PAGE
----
the evolution of variability features such as the 1976-1977 shift (Miller et al., 1994a,b). In the Coastal region, heat-flux input tends to be about four times larger than either horizontal advection or entrainment effects. In the mid-Pacific region, in contrast, which is nearer the more variable winds of the storm track, heat-flux input is only twice as large as horizontal advection, and typically the same size as entrainment effects. Diffusion tends to be slightly weaker than horizontal advection, but inspection of the time series shows that diffusion simply acts in opposition to the cumulative effects of the other heating term.
During the six-month period preceding the 1976-1977 climate shift, a long period of warming via heat-flux input occurred in the Coastal region (not shown). Although this period was not particularly strong, it was persistent compared to most of the rest of the time intervals (Miller et al., 1994a). What makes this period particularly striking, however, is that the strongest occurrence (in the 1970-1988 time interval) of warming by horizontal advection took place during fall 1976 and the subsequent winter. Together, these two effects resulted in a mixed layer 10 to 15 m shallower and more than half a degree of warming in the surface temperature. In spite of a strong loss of heat during the late winter of 1977, the system managed to remain in a shallow mixed-layer, warm-SST state through the winter of 1988. Throughout 1977, several months of strong heat-flux cooling began to cool the upper ocean toward the mean, but strong heating in summer 1979 thinned the mixed layer and warmed the SST to such a degree that the mixed-layer warmth persisted into winter 1980.
In the Mid-Pacific region, the 1976-1977 climate shift is likewise instigated by the effects of an anomalously long and strong period of cooling by horizontal advection combined with sizable cooling by heat flux (Figure 11). During the six-year period preceding the shift, anomalously weak entrainment effects (partially due to lower TKE input) serve to maintain the system in a shallow mixed-layer, warm-SST state. In the years following the shift, the effects of stronger entrainment are confined to the summer months.
It therefore appears that the 1976-1977 shift in both the Coastal and Mid-Pacific regions was caused by an unusual atmospheric state that took hold several months before the 1976-1977 winter, and by conditions in the winter atmospheric circulation that persisted for several winters thereafter. This atmospheric circulation produced large-scale shifts in ocean-current advection that acted in concert with large-scale heat-transfer processes to significantly alter the upper-ocean thermal structure, and thus its stratification. The Mid-Pacific region subsequently remained in that perturbed state through the maintenance effects of reduced TKE input.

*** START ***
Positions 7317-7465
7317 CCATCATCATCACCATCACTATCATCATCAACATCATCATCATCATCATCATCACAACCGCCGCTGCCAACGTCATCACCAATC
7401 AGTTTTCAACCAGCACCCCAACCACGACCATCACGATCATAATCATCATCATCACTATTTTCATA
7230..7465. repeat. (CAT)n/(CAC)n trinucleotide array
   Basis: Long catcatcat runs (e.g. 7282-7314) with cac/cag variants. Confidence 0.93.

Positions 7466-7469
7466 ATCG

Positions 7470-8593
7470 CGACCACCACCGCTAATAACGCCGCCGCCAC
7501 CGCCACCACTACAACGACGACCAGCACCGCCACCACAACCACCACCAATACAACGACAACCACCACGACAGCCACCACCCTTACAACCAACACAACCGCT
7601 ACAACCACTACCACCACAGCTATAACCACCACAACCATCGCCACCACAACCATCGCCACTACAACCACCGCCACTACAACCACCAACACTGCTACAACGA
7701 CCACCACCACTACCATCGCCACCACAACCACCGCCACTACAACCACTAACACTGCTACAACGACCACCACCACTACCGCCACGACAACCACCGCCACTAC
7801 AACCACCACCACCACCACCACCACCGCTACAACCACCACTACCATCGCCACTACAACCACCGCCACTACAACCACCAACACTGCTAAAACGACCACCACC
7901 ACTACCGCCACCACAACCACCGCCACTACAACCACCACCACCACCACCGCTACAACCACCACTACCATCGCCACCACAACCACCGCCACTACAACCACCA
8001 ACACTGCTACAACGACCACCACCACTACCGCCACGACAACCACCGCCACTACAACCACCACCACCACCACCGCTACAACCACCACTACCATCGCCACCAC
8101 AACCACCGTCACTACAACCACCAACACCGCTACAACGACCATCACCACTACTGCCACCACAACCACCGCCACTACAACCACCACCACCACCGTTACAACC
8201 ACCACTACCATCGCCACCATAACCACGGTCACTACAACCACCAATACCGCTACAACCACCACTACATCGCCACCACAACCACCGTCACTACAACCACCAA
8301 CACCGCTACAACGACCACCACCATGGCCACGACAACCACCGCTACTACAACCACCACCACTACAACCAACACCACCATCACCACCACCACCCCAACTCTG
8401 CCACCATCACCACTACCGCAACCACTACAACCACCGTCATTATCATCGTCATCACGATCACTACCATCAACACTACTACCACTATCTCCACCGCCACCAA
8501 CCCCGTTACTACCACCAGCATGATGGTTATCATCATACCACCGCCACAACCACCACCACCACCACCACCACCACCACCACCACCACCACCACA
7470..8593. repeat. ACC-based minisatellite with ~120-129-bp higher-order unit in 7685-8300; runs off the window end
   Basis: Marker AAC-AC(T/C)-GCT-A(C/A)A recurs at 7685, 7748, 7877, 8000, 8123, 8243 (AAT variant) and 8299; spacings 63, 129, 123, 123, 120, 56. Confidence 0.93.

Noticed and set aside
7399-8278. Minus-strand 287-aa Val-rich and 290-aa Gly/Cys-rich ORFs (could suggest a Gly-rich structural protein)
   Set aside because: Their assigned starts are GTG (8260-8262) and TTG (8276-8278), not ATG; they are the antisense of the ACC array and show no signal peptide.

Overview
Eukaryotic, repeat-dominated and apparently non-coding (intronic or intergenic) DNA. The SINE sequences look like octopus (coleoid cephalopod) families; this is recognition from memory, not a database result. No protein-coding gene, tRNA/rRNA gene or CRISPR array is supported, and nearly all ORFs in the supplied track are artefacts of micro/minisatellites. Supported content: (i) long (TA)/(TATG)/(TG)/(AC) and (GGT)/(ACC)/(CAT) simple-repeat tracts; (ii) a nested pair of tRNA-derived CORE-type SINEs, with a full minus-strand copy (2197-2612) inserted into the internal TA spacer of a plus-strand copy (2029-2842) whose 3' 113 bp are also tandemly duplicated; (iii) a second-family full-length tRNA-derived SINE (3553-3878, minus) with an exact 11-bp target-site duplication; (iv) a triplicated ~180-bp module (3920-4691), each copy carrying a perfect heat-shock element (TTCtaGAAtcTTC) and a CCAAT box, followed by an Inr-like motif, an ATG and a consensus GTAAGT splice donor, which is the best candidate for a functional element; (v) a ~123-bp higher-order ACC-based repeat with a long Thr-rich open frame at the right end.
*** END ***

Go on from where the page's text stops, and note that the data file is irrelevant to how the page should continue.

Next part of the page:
Two experimental approaches indicate that bulk parameterizations yield fairly realistic estimates of anomalous sea-
air fluxes on seasonal-to-interannual scales over the tropical and northern extratropical oceans. Monthly parameterizations of wind stress and heat flux derived from COADS historical summaries provide reasonable coverage over much of the Pacific basin back to the 1960s. The validity of these derived variables was demonstrated in two ways: (1) by the consistency of the spatial and temporal variability of heat-flux anomalies with independently observed data on the atmospheric circulation and SST tendency; and (2) by the success in simulating two decades of Pacific Ocean SST anomalies with a model driven by the parameterized wind and heat-flux forcings. The bulk parameterizations appear to be adequate for useful diagnoses of several unobserved thermal and dynamic processes (advection, vertical mixing, etc.) that operate in the upper ocean on seasonal-to-decadal time scales.
The model's air-sea heat fluxes were shown to be consistent with two sets of independently observed data. First, the latent and sensible flux anomalies are spatially organized by the atmospheric circulation into systematic patterns about the major cyclonic and anticyclonic features. This organization occurs because the fluxes are determined by wind speed and by air-mass temperature and humidity, which have characteristic structures relating to the general circulation. The flux anomaly/circulation patterns that appear in the North Pacific are confirmed by very similar patterns found